Have you traveled to or lived in a place that took your breath away because of the people and natural beauty? And did your impression change because beneath the glittering surface lay a dark underbelly?
In some ways that happened to us when we pulled stakes and moved to East Tennessee, a region where even young people wave, say hello, and knock themselves out opening doors for middle-aged women like me. So polite are the people, no one has ever flipped me off, even though my sometimes-aggressive driving probably warrants it.
Our adopted state charms us.
But the blinders are gone.
Though world-renowned for its mountainous beauty and friendly people, a dark underbelly plagues our community. Not confined to East Tennessee or other regions in the state, the dark underbelly is everywhere. But I’ll concentrate on what’s happening here because my eyes were opened here.
The underbelly is opioid abuse.
According to the Tennessee Bureau of Investigation (TBI), about 70,000 Tennesseans abuse opioids, making the Volunteer State third in the country for prescription drug abuse. While prescription drug abuse is down, the prevalence of heroin, fentanyl, and its derivatives has surged.
Through my involvement with ReUnite Ministries, working with women who’ve lost custody of their children primarily because of drug abuse, and meeting people, like recovered drug addict, Tylor Trotter, the underbelly has become real to me.
Citing statistics and dutifully reporting the opinions of law enforcement officials isn’t the focus of this story. Giving voice to attorneys who have observed the effects of the opioid crisis firsthand and getting your opinions are.
Attorney Sarah Miracle specializes in criminal defense and serves on ReUnite Ministries’ Advisory Committee with me. At our first committee meeting, she off-handedly commented that the opioid epidemic had annihilated an entire generation of young people in our county of 138,000 souls.
That got my attention. Was the epidemic really that bad? An entire generation?
“Heroin and fentanyl are the problems now,” Sarah says. “Fentanyl is especially scary. Everything is getting laced with it. I’ve heard of police officers, who were picking up evidence and overdosed. That’s how potent that stuff is.”
Users and sellers come from all socioeconomic groups and congregate in cheap motels along major highways and in houses tucked away in the countryside or the mountain hollers. “It’s happening all over the county,” she says. “The relapses break my heart, people who were clean and then used. It was the last mistake they made.”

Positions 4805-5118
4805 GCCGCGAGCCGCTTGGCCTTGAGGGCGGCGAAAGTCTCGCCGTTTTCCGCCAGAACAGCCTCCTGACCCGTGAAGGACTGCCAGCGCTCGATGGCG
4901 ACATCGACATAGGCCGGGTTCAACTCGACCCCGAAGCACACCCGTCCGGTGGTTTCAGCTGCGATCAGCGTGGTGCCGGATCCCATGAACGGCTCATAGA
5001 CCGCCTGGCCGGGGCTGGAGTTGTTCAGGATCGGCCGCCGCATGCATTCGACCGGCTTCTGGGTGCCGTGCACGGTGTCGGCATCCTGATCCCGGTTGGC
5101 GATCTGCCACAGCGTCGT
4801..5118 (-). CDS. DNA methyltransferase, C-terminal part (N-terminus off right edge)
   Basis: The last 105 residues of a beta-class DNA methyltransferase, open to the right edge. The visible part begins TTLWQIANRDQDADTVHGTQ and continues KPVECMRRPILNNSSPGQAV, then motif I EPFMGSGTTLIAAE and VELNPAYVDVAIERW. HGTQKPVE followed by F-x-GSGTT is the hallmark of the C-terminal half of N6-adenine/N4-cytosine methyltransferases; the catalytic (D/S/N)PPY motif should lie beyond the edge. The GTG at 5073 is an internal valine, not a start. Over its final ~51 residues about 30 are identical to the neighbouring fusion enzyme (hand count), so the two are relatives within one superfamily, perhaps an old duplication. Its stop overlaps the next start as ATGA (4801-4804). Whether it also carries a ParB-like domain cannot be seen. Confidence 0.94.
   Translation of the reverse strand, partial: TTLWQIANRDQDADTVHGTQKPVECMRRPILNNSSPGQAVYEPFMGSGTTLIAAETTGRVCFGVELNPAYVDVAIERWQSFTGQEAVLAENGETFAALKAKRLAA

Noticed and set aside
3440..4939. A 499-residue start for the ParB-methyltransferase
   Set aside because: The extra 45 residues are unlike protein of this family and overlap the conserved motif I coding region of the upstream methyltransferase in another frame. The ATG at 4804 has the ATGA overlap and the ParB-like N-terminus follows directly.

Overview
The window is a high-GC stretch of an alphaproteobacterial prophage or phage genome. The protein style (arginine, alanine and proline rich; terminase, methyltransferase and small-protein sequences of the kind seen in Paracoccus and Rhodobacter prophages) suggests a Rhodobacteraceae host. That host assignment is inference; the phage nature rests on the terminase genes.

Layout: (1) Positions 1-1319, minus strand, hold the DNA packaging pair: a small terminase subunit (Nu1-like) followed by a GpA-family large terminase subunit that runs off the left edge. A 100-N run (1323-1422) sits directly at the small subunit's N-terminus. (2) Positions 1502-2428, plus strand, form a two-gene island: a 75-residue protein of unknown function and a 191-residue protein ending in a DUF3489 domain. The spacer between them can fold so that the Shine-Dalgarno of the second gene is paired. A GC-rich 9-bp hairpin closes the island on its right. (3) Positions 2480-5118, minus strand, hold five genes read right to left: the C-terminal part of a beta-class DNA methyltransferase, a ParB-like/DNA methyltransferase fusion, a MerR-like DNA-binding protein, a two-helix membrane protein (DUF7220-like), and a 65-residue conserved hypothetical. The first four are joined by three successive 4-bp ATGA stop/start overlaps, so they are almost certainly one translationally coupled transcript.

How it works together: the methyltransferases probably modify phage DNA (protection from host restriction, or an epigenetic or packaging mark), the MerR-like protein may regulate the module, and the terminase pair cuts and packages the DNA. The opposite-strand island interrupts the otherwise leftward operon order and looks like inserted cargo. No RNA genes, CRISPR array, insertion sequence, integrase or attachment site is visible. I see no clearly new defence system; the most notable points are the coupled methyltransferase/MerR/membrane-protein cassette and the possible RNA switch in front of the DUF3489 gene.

Just as heartbreaking to Sarah is the plight of poor mountain people. Unlike the wealthy, they can’t afford recovery programs. And because they’re already distrustful of authority figures, they are the most difficult to reach with whatever free services are available.
So, they suffer alone and isolated, and the abuse continues from one generation to the next.
Attorney Brittany Nestor has personal experience with the drug scene. After the death of her father, she began using drugs and alcohol at age 14. She finished high school in rehab, missed her senior prom, and ultimately escaped. She graduated college and then earned a law degree.
In 2015, she moved back to Blount County where she now practices family and juvenile law. She takes court-appointed cases and often finds herself “across from or representing many of my old friends and peers from my crazy high school days.”
The situation was bad enough in the late 1990s and early 2000s, she says. It’s since exploded.
“No one would touch a needle” in her teenage years, she says. When she moved back, people she knew were shooting heroin. “I’m tired of seeing my former friends and classmates dying,” she says. “Literally, I will look into their faces, and think, they’re going to die.”
The wreckage is everywhere. “Everyone is drowning in the system,” she says. The courts are overcrowded, as is the jail. Too few detox and mental-health facilities exist to accommodate the burgeoning need. And too few affordable after-school programs exist for at-risk kids.
Grandparents are raising grandkids because their own children are in jail or deep into addiction, and so the cycle continues.
What Do You Think?
The dark underbelly isn’t unique to Tennessee. It affects people everywhere. Dear friends and acquaintances living in other parts of the country have lost children to opioid overdoses.
What do you think? Is the opioid problem getting worse, as Brittany and Sarah believe? What are the root causes? How do we eradicate the dark under belly?
I’d love to hear your opinions and devote another blog post to the answers you provide.